Thousands in need of humanitarian assistance after Hurricane Dean
After having strengthened into the highest category 5, Hurricane Dean, the first major Atlantic hurricane of the 2007 season and the third most intense on record, hit the Mexican east coast of Yucatan State on 21 August with winds up to 280 km/hour, to subsequently weaken and be downgraded to category 1. Dean is moving over the coast of the neighbouring Campeche State where it is expected to landfall on 22 August.
Hurricane Dean entered the eastern Caribbean on 17 August, causing 13 deaths and resulting in thousands of displaced people, as well as severe damage to housing and infrastructure in Martinique, Guadaloupe, Dominica, Saint Lucia, Dominican Republic, Haiti, Jamaica, Belize and Mexico. United Nations country assessment teams are evaluating the emergency humanitarian needs in the aftermath of the disaster. Large numbers of affected population are in need of food and non-food assistance throughout the region. Distribution operations by Government and non-governmental organizations are already underway.
Severe damage to the agriculture sector is reported in the two French islands of Martinique and Guadaloupe, where preliminary estimates indicate that 100 percent and 80 percent respectively of the important banana crop have been destroyed, with the cost of the damage amounting to Euro 100-120 million. Losses of fruits and vegetable crops, as well as livestock, are also reported.
In Dominica, provisional official estimates indicate massive damage to agriculture, with 99 percent of the important banana sector, accounting for some 10 percent of the country's GDP, adversely affected by the Hurricane's passage. Other crops were also badly damaged.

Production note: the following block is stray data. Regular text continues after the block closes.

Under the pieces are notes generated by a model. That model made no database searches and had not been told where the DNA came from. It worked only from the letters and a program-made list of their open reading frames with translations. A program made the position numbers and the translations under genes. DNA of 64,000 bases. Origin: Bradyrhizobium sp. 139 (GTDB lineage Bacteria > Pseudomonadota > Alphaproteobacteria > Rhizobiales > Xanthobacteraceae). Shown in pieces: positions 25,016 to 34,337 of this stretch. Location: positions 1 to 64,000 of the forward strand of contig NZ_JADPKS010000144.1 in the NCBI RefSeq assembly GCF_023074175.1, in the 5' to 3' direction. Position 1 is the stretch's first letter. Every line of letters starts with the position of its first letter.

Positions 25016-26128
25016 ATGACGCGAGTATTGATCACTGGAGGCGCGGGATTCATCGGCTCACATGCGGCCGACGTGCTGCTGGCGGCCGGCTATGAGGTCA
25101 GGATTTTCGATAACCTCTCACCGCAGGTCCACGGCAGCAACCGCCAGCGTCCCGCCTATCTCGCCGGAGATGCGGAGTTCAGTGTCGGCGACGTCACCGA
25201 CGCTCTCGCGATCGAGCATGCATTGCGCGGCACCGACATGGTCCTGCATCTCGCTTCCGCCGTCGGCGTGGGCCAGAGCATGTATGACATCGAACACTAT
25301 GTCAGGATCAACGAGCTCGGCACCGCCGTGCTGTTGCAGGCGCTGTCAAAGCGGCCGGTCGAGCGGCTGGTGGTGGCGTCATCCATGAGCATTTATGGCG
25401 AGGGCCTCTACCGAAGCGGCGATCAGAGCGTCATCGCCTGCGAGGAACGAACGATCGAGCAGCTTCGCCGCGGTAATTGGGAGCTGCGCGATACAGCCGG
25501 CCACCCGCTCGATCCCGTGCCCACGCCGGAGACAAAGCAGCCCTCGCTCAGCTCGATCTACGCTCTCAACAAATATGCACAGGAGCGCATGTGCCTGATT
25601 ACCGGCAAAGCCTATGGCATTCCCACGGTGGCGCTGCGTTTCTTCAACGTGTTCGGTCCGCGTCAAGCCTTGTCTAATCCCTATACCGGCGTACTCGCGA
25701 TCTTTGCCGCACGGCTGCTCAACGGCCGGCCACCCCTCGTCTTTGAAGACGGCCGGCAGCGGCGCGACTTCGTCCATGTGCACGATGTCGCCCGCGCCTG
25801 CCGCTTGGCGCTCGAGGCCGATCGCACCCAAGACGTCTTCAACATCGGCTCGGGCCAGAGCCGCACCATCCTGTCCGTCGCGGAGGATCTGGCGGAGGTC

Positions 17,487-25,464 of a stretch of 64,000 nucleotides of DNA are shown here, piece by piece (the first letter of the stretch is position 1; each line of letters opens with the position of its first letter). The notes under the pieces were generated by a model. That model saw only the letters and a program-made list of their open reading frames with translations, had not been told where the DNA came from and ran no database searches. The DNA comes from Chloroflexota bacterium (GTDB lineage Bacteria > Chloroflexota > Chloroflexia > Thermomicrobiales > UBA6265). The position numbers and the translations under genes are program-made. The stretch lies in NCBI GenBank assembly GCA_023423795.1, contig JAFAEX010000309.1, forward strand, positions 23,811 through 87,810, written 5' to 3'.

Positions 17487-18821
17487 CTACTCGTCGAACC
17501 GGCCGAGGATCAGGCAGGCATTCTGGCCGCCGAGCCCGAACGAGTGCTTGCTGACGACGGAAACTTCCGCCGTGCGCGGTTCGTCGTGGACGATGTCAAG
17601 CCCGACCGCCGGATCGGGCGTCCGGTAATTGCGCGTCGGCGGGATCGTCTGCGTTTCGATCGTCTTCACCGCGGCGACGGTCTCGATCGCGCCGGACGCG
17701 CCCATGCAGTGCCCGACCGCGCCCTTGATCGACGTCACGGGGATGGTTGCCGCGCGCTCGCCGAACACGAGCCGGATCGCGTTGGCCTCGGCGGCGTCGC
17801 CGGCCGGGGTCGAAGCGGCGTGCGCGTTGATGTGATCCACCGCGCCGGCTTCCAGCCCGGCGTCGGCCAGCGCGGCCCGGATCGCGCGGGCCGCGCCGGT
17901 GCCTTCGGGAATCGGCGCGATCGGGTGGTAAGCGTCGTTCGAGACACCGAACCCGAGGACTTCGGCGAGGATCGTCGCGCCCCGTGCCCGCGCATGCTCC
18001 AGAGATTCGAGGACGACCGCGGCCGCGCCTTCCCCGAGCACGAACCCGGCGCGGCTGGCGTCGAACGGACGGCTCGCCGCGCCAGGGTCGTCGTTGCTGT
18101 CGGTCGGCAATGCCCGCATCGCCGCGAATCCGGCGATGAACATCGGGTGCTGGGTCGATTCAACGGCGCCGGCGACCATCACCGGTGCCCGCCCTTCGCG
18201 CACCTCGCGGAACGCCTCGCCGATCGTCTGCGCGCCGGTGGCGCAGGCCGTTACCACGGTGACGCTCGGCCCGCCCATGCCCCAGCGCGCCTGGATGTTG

In Jamaica, a detailed assessment of crop losses is not yet available but serious damage to bananas plantations and other food crops is reported in seven of the country's 13 parishes. Worst affected have been the eastern parishes, in particular Portland and St. Mary where 90 to 100 percent of the banana trees have been destroyed.
In Saint Lucia, according to a recent report of the National Emergency and Mangement Organization flooding caused severe battering to the banana plantations in six of the country's valleys, with 85 percent of the plantations affected in the Roseau valley (region 7), 65 percent in the Cul de Sac valley (region 8), 60 percent in Dennery valley (region 3), 80 percent in the Northern Farms, 70 percent in the Micoud/Patiente (region 4) and 40 percent in Belle vue (region 5). Heavy seas have also resulted in a number of boats and engines being lost and damaged.
Despite the loss of preferential treatment in the European market, banana remains a key export commodity and source of foreign exchange in the affected islands of the Caribbean, in particular in Dominica and Saint Lucia. Rehabilitation and replanting of banana trees will take several years.
In Haiti, only moderate damage to banana plantations is reported in southern parts. By contrast, abundant rains elsewhere in the country are likely to have benefited the second season sorghum crop and other foodcrops on the ground. In the Dominican Republic, no damage to the agriculture sector has been reported so far.